Guide for farm workers and employers uses imagery, different languages to get safety message across
It’s the kind of resource that’s long overdue: Ontario is rolling out a guide directed at agri-food workers and employers to combat COVID-related safety issues.
But with this particular initiative, the resources are available in a variety of languages and in a variety of formats, such as video, pictogram factsheets or posters.
The extensive “library” covers a number of topics including: safety guidelines for employers, isolation and quarantine periods, hygiene safety practices and physical distancing, shared housing and shared transportation safety, vaccine information, and workers’ rights and responsibilities.
“Image-based posters need to be presented or explained to workers to be effective. Putting up a poster, without explaining key messages, can lead to misinterpretation by workers,” says the guide. “If text-heavy resources are used, ensure key information is reviewed with workers orally, in their language, so those with literacy challenges understand.”
The resource represents phase one of a larger project intended to address gaps in resources for international farm workers in Ontario.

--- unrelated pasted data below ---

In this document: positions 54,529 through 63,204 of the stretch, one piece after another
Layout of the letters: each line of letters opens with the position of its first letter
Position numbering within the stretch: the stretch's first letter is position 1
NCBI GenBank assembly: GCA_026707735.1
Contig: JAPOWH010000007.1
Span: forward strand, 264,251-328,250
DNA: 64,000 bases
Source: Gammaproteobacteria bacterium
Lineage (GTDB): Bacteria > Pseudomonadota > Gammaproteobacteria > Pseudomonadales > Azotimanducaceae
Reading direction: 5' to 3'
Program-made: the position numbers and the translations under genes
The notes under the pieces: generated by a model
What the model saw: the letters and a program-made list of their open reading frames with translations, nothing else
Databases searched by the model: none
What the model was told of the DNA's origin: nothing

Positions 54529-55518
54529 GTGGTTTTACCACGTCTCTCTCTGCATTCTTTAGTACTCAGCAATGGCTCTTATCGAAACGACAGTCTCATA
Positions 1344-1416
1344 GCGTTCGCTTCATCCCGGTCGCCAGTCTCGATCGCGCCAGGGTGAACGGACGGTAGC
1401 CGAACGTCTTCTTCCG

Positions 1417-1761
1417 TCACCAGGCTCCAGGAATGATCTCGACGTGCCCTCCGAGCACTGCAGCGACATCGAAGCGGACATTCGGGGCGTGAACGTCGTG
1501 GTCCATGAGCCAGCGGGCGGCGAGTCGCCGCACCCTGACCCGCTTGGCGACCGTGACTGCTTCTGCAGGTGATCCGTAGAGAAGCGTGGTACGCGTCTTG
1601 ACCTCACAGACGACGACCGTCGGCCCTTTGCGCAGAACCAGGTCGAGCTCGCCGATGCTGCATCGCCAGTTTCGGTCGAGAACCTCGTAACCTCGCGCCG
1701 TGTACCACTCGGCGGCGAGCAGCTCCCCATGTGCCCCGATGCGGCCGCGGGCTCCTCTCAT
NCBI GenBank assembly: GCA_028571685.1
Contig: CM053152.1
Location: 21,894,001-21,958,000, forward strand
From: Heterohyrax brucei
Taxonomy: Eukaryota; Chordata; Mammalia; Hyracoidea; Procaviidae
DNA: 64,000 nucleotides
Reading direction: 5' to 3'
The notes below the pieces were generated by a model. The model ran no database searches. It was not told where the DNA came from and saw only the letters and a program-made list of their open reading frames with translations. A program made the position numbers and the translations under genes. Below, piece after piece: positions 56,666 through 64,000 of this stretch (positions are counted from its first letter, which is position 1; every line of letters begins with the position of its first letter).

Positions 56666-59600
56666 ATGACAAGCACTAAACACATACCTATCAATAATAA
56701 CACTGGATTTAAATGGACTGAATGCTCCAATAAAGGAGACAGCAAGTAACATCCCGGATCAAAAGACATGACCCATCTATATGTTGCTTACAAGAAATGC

“A more complete and targeted set of resources will be made available for the spring 2021 season.”
For years, decades even, we’ve heard of the challenges around safety in the agricultural sector. Of course, much of the work is physical, involving machinery, but much of it also involves temporary foreign workers. And that presents additional hurdles around language and culture and legal rights – and employer compliance.
Take, for example, a Quebec job placement agency ordered to pay more than $300,000 to 11 temporary foreign workers from Guatemala after the company exploited, abused and threatened them.
Or the horrible 2008 incident where five workers at a mushroom farm and composting plant in Langley, B.C., were overcome by toxic fumes in a fertilizer mixing shed when a pipe burst. Three died, while one was left unable to speak or hear and another was left brain damaged.
Slowly, over the years, both the federal and various provincial governments have responded. Greater oversight has been brought in, along with more restrictions around safety, wages and human rights – especially with COVID outbreaks on the rise in this sector.
But one big challenge is building awareness among workers, who are often isolated and unable to find the information or support they need. With resources like this one rolling out in Ontario, the basic facts are laid out plainly, the visuals help communicate the message, and both workers and employers have easily accessible tools to boost workplace safety.